Yarn Storage In Knitting Mills Organization policies and computerization help to reduce identification problems and contamination, while speeding up delivery and maximizing storage space.  Total quality and quick response are prime requirements for any knitting mill. The primary place for influencing conditions that lead to fast response times and high levels of quality is within companies, since that is where there is the most direct control over conditions and policies.One of the areas that can influence both quality and agility is the storage of raw materials. Garbage in, garbage out is a rule that can apply to any manufacturing endeavor, and this also applies to knitting. Consequently, great care should be given to selecting appropriate yarns and ensuring a consistency of yarn quality by working closely with the yarn manufacturer and/or practicing quality control on incoming and in-use yarns. After taking great care in this area, it then becomes very important not to compromise yarn quality during the time yarn is stored and used. Yarn storage must keep the yarn free of anything that lowers its quality, including yarn mixups and contamination.Today, it is usually necessary to invest a significant amount of time and money in fast and flexible equipment, streamlined production and effective distribution systems, so that a company can survive in a world that reacts quickly. Part of this effort needs to be a streamlined yarn-storage system that allows easy access to correct yarns when they are needed, in addition to providing for a fast tracking of the quantities and types of yarn in inventory, etc.Given the high production rates in knitting and the ability to change products rather quickly, it is evident that particular attention needs to be paid to auxiliary functions such as yarn storage. After all, the team of mechanics at a racetrack is just as critical to winning the race as the driver of the racecar. Investments in yarn storage should also include procedures, policies or low-cost pieces of equipment. The cost impact of such investment on the product is rather low, but the potential return on investment can be quite significant. Yarn Storage CriteriaWith the help of questionnaires, researchers at N.C. State Universitys College of Textiles, Raleigh, N.C., attempted to find out the importance of yarn storage in U.S. knitting mills. The focus of the survey was on companies with up to 150 employees (See Tables 1 and 2 below).It can be noted that approximately 70 percent of the companies have a specified person in charge of yarn storage, so there is a clearly defined area of responsibility. Furthermore, in ranking items in order of their importance, the majority of knitters considered yarn quality and its condition as being the most important items. These were followed by yarn identification and availability.Yarn handling, contamination, transport, logistics, packing and inventory policies were all considered to be less important (See Table 1).After establishing important criteria for yarn storage, the survey investigated specific methods and tools used in the yarn storage area. It was found that approximately 39 percent of the respondents used computer-integrated systems in the storage area. This implies that using computers allows for faster and more reliable sorting of yarns and access to specific yarn lots. It also enables the mill to use software tools to track and optimize inventory.As can be seen in Table 2, most companies segregate their yarns by yarn type, followed by color and origin.Within the analysis of different-sized companies, it was interesting to note that the larger companies (over 75 employees) ranked delivery date as highly as yarn type as a criterion. This may be an indication that first-in, first-out (FIFO) rules are relatively more important for large companies than for small companies. Yarn Storage ProblemsOne of the key questions in the survey asked about problems encountered in yarn storage (See Table 3). Clearly, the most important problem noted was available space. Following a variation of Murphys Law that any task will require the allowable time, it seems that any inventory will fill all available space.The problems that ranked second, third and fourth in importance were identification clarity, prolonged storage time and proper storage.The ranking was slightly different for companies using computer-integrated systems for yarn storage. Prolonged storage time was ranked highest, followed by space and then by general identification issues (e.g., lost labels, location identification, ID clarity, etc.). For companies not using computers for yarn storage, lack of space was clearly the dominant issue, followed by identification issues and prolonged storage time.When examining storage space relative to identification problems and storage environment (lighting, temperature and humidity), identification problems were profound for both groups. Users of computers thus seem to have more concerns regarding the actual storage facility. Lack of space ranks in third place. For non-users of computers, storage environment takes third place.These differences in priority may be an indication that the use of computers in yarn storage actually reduces some of the space needs, possibly because of better inventory control, which apparently curbs duplication of yarns and storage of redundant lots, etc. At the same time, it was expected that computerization would lead to better scheduling and coordination of yarn storage and production and, consequently, to much shorter storage times. The survey did not confirm this expectation. Computer users actually indicated more problems with prolonged storage times. Because the survey results do not allow a comparison of actual storage times, problem awareness may be a result of becoming aware of the true storage times. It may also be that the computers are not properly linked to production planning, so that minimizing the storage times is not possible.Quite a few companies mentioned storage environment problems, and specifically, temperature and humidity, which is to be expected. Only one of the respondents ranked problems with air conditioning, but there was no indication of the nature of the problem.Concerning some of the ways yarns are stored, it was surprising to learn that contamination of yarns is not a bigger problem for knitting companies. Apparently, 91 percent of the respondents store yarn on the floor. This increases the risk of contamination with chemicals, water, lint, fiber mixes, yarn mixups or dirt. The same is true for storing yarn near knitting machines, as was noted by 76 percent of the surveyed companies. This may be partially because of different climatic conditions in the warehouse and/or in the knitting plant.In terms of identifying yarns and avoiding yarn mixups, most companies rely on manual (or visual) identification by operators. Bar coding was used by only 36 percent of the companies.The results of the survey show that there appears to be an inverse relationship between prolonged storage times and the implementation and enforcement of FIFO policies. This, of course, follows the concept that enforcement of inventory rules tends to reduce inventory level, and that specific FIFO rules tend to reduce the average time that yarns are stored in inventory. Reducing Storage ProblemsThe survey showed that knitting companies are not using all of the technology and techniques available for their warehousing systems. For smaller and mid-sized companies, the degree of computerization in the yarn storage area is quite low. However, it becomes clear that some of the typical storage problems can be reduced without major investments in facilities or computers. These problems are especially related to identification and contamination issues. Organizational policies rather than equipment can help reduce these problems as well as lead times and associated average storage times. Thus, in order to streamline the overall operation, the integration of yarn storage and production planning is imperative. For smaller operations, this may be possible through organizational steps only, but larger operations may need to computerize their yarn storage to optimize benefits. The survey and its analysis also made apparent that seemingly minor issues can lead to great benefits without much cost.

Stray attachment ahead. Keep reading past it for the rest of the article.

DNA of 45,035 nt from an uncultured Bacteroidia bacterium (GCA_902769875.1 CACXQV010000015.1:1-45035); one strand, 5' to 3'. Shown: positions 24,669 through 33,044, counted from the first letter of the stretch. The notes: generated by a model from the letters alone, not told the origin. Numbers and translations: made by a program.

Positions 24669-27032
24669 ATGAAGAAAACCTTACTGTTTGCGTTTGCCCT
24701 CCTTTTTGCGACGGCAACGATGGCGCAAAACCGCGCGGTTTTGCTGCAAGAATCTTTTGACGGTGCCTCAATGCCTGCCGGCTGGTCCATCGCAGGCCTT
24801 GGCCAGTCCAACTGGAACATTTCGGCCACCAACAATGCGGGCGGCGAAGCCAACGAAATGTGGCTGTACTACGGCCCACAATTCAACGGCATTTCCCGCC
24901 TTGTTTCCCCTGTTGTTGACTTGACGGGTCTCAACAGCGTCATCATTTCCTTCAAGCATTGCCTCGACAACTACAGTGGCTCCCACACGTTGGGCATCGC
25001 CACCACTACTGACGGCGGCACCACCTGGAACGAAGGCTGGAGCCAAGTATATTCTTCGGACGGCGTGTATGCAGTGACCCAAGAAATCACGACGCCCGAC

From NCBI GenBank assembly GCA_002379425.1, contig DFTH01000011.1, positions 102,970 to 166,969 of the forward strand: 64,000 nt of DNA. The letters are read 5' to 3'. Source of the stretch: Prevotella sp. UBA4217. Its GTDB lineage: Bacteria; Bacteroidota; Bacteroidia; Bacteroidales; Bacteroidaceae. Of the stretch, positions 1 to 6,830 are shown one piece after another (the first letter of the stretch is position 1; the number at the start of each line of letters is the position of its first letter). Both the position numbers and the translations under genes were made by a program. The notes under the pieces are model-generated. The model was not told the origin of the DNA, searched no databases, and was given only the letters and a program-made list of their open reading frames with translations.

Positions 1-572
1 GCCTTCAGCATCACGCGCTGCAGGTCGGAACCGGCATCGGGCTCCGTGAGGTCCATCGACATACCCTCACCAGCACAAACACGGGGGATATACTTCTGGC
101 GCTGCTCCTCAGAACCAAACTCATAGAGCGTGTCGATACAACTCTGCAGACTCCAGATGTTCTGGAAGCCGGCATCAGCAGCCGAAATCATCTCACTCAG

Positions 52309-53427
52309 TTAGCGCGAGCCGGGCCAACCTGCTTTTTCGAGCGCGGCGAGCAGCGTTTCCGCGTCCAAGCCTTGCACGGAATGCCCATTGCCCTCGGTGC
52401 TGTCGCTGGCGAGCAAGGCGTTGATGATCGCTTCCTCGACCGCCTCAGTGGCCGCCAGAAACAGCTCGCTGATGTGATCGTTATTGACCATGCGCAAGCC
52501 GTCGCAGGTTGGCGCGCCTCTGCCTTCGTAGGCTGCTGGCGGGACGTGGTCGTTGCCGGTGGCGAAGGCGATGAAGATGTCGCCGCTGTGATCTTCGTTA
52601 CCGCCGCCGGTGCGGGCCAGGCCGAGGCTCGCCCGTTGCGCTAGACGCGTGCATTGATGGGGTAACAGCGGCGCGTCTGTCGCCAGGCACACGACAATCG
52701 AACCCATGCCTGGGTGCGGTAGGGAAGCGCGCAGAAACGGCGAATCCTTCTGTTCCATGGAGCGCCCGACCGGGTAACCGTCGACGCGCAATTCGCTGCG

Table 1
Table 2 
Table 3Editor's Note: Helmut H.A. Hergeth, Ph.D., and Gary W. Smith, Ph.D., are both associate professors in Textile and Apparel Technology and Management at N.C. State University's College of Textiles.

September 2000